|Michael James' "Lush Life."|
This week's assignment for color class was to go to the museum and look at the quilt exhibit. There is no way I can call that "work!" We were asked to pick one piece and write about it in relation to the color combinations used. I felt a little bad for not picking the Nancy Crow piece, but it was "March Study," from the 1970's, and the use of color in it didn't really excite me. Since James uses strip piecing I thought it would be more relevant for me. Here's my essay.
I chose Michael James' "Lush Life," which was created in 1992. The piece is constructed using strip piecing, a method I am exploring in my current series, so I thought it would be interesting to look closer at a master's work.
Very generally, strip piecing involves cutting long thin strips of fabric, then sewing them back together into new "made fabrics." The "made fabric" is then usually cut up and reassembled in various ways. This is where any similarity between Michael James and I ends. Obviously there are an infinite number of ways to slice up and reassemble fabric.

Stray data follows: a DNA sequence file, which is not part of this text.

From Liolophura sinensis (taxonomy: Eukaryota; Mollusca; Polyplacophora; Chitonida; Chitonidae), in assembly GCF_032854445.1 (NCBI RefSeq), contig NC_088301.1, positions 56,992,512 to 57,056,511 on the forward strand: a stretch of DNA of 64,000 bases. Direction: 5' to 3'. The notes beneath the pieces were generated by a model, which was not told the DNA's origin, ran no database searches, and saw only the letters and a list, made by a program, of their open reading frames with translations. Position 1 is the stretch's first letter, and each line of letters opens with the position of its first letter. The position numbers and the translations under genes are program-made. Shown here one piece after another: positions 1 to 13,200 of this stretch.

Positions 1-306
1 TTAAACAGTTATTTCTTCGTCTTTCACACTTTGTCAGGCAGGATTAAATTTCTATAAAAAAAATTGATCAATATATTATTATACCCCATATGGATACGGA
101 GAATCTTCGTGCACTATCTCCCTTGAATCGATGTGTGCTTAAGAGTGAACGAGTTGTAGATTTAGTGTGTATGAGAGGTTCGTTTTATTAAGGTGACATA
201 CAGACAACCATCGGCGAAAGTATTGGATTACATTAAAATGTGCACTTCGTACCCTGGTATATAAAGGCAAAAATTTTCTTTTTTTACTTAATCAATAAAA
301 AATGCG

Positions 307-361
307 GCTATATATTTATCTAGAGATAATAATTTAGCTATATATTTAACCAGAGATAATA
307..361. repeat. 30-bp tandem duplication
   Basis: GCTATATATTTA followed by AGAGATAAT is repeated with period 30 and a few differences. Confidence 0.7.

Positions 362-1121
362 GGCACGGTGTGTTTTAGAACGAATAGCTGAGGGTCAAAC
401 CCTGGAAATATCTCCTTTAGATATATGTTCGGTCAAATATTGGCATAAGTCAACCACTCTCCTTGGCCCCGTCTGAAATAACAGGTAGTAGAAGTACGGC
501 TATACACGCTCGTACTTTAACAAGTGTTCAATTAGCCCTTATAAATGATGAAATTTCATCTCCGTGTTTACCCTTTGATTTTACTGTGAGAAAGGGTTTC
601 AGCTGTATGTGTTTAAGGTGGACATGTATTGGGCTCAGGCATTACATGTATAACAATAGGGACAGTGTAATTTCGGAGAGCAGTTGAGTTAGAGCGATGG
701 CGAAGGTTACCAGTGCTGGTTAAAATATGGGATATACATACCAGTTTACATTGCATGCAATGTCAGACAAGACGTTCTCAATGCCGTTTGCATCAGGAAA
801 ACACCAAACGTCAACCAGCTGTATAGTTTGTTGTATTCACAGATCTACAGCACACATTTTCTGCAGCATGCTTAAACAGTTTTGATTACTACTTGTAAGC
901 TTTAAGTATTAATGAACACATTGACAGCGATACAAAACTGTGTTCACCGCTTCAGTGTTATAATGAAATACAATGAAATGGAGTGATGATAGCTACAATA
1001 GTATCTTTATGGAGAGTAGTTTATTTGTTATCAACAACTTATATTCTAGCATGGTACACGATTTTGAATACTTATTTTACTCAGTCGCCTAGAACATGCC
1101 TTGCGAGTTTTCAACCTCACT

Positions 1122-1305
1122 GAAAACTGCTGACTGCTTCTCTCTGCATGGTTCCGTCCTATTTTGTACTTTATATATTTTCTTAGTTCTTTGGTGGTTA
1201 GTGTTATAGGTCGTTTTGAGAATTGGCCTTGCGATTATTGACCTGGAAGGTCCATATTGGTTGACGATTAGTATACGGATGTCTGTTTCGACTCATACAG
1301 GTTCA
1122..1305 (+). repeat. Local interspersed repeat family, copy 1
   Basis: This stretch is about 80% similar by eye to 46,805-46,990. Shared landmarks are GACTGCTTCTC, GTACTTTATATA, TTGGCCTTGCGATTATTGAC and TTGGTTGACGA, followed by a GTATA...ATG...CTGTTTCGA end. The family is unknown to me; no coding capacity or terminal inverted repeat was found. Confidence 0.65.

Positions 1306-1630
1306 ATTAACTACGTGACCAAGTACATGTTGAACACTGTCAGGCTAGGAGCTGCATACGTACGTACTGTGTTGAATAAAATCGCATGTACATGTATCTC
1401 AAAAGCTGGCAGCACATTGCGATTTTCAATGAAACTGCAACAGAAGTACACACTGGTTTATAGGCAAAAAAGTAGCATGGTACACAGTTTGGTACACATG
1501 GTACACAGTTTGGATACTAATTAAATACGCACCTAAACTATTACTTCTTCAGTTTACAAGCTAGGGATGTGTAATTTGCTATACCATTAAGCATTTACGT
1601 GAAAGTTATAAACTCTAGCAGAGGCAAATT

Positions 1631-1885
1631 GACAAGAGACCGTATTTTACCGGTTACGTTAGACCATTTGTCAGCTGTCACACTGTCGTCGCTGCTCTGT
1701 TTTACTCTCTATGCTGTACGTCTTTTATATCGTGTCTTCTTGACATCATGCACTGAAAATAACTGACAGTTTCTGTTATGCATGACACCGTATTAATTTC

Unlike some of his other works, such as Rhythm/Color: Morris Men,(See below) in "Lush Life" the the strips are arranged in a very simple allover 45-degree diagonal pattern. Although each made fabric is made up of various colors and patterns of fabric, the simple overall piecing design allows sections of dissimilar value to read as solids when placed adjacent to each other.
Looking at the piece from a distance, or on a small screen, what you see first is the stencil-like cut-out shapes that appear overlaid on a contrasting background. Low value figures on a high value background. Or is it the other way around? James is able to achieve subtle gradations of value and hue by carefully selecting the alternating color strips.
In places the light fabric gradually transitions into dark rather than being sharply contrasted with it. Where does one figure end and the other begin? This draws you in closer, to the point where you realize it is all one very, very, carefully constructed symphony of strips. Or stripes. The lightest areas use pale gray and pastel tints, so that there is little contrast between them. The fabric reads overall as light. In the mid-range values there is more contrast, so that the patterning is more evident. In the darkest sections contrast is reduced again, and the overall image is "dark."
I think that blue is the dominant color, but that is by no means certain. There is also a lot of yellow and pink. The blues tend toward blue-green and range from palest tint to darkest shade.
To me, this piece is so complex I can look at it, and try to understand it, for hours. There are so many levels of color, shape and design that it's hard to know how to take it apart. Here is the Nancy Crow piece that was featured in the show:
|Nancy Crow, "March Study"|